the power of Twain's humor. He challenges critical attempts to fit Twain's
humor too tightly within the Bakhtinian notion of "carnival," for instance.
Bakhtin's theoretical concept of "carnival," points to the festive power
of laughter to turn social order upside down and upset authoritative rule.
For Bakhtin, however, this carnival spirit only reigns temporarily and the
social system reestablishes itself within the framework of a culture's
dominant ideology. Messent, however, adopts Marcel Gutwirth's
significantly different theory of "carnival" as a pure celebration of
"chaos" that allows "relief from the oppressiveness of order" and escape
from, rather than return to, the "social policing that affects every area
of our lives" (89). Bringing Gutwirth's theory specifically to his reading
of "The Stolen White Elephant," Messent suggests that Twain's disruptive
and disorderly elephant stands in allegorical relation to his intent, both
of which represent a "potentially anarchic force, a threat to the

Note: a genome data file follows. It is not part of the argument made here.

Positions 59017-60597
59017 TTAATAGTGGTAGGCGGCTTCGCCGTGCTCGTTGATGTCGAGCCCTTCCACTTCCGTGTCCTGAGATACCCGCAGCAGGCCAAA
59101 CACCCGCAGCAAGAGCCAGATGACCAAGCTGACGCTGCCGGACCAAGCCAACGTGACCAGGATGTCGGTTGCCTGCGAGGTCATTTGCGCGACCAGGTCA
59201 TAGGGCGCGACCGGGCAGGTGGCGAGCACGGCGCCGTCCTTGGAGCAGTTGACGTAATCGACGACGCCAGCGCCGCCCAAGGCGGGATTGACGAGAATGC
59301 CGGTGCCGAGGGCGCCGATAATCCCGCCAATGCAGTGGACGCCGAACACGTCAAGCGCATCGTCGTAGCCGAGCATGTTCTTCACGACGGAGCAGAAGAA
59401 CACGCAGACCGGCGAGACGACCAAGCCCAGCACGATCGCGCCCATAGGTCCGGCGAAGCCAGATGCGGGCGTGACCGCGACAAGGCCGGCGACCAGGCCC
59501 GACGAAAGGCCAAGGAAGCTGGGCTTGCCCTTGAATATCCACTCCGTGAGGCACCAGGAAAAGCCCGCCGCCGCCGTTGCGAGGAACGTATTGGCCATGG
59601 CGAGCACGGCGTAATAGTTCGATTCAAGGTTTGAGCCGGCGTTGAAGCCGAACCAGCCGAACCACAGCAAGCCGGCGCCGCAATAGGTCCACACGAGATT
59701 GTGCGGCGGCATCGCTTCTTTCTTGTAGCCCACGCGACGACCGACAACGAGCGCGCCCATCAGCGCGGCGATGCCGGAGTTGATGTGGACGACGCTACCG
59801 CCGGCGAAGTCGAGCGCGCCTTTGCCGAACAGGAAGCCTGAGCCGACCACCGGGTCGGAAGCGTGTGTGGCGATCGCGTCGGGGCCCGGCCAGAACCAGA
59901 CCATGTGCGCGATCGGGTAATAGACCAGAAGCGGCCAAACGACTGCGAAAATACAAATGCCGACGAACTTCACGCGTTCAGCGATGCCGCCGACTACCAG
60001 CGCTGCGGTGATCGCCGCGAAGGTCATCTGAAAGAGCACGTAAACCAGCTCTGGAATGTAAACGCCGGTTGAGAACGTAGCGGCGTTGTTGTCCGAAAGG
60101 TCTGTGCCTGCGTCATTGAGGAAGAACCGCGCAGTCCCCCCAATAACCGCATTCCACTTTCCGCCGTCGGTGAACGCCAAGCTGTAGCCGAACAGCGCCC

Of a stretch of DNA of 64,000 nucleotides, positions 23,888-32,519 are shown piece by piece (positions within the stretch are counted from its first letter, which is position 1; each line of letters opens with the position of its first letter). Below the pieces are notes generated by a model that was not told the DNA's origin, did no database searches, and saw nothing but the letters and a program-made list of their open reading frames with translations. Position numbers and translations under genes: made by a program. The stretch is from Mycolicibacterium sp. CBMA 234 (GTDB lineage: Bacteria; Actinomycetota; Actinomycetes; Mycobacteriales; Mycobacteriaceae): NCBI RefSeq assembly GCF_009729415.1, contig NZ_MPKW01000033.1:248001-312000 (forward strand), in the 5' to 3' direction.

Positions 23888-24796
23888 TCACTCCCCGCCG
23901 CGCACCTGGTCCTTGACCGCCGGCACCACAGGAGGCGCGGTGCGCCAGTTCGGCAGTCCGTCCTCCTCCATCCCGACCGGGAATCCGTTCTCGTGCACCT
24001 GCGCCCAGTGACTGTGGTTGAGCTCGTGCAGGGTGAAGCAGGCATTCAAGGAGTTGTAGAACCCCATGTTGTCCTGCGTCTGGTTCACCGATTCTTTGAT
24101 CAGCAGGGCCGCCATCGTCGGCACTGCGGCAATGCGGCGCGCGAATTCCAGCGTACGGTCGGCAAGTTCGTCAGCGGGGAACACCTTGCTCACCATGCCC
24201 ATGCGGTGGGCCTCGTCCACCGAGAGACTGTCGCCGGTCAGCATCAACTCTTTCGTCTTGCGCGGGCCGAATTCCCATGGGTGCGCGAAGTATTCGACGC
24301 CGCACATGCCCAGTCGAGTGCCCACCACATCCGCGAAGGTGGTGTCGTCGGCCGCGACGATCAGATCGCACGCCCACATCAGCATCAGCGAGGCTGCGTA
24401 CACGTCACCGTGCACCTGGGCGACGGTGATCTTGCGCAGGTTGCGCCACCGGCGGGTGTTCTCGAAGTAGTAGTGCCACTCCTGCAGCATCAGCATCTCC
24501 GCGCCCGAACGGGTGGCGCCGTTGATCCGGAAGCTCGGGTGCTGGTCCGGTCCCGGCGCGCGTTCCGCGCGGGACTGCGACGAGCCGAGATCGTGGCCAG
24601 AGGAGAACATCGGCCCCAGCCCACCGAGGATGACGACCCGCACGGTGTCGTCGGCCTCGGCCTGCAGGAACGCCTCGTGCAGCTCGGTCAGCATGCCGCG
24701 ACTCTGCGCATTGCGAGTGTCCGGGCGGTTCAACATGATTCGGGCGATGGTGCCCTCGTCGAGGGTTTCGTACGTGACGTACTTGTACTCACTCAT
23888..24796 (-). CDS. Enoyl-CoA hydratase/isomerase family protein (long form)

established order and all the codes and conventions on which it depends"
(103). This view of humor as a disruptive force is common enough, Messent
notes, as is the idea that the "lawless energy" of humor is always socially
contained. Yet Messent questions whether Twain accepted this pattern of
comic disruption and social reaffirmation of the status quo. His story of
"The Stolen White Elephant," read as "an allegory about the comic,"
suggests to Messent that Twain's story reflects the author's own
ambivalence about the effect of his humor. Such ambivalence, as Messent
considers it, adds to the "general sense of instability and undecidability"
that link the volume's stories together as a whole (110).
What Messent offers us, finally, is this image of an uncertain Twain and a
reading of his short works as purposely constructed to release readers from
their own circles of certainties. He also provides us with enough evidence
to show that Twain, to one degree or another, actively participated in the
preparation and publication of his collected short works. Seems that more
than money was on Twain's mind when he crafted his short works and
conceived of volumes to include them. By showing that something "more" in
relation to Twain's art and mind, Messent gives due credit to Twain's comic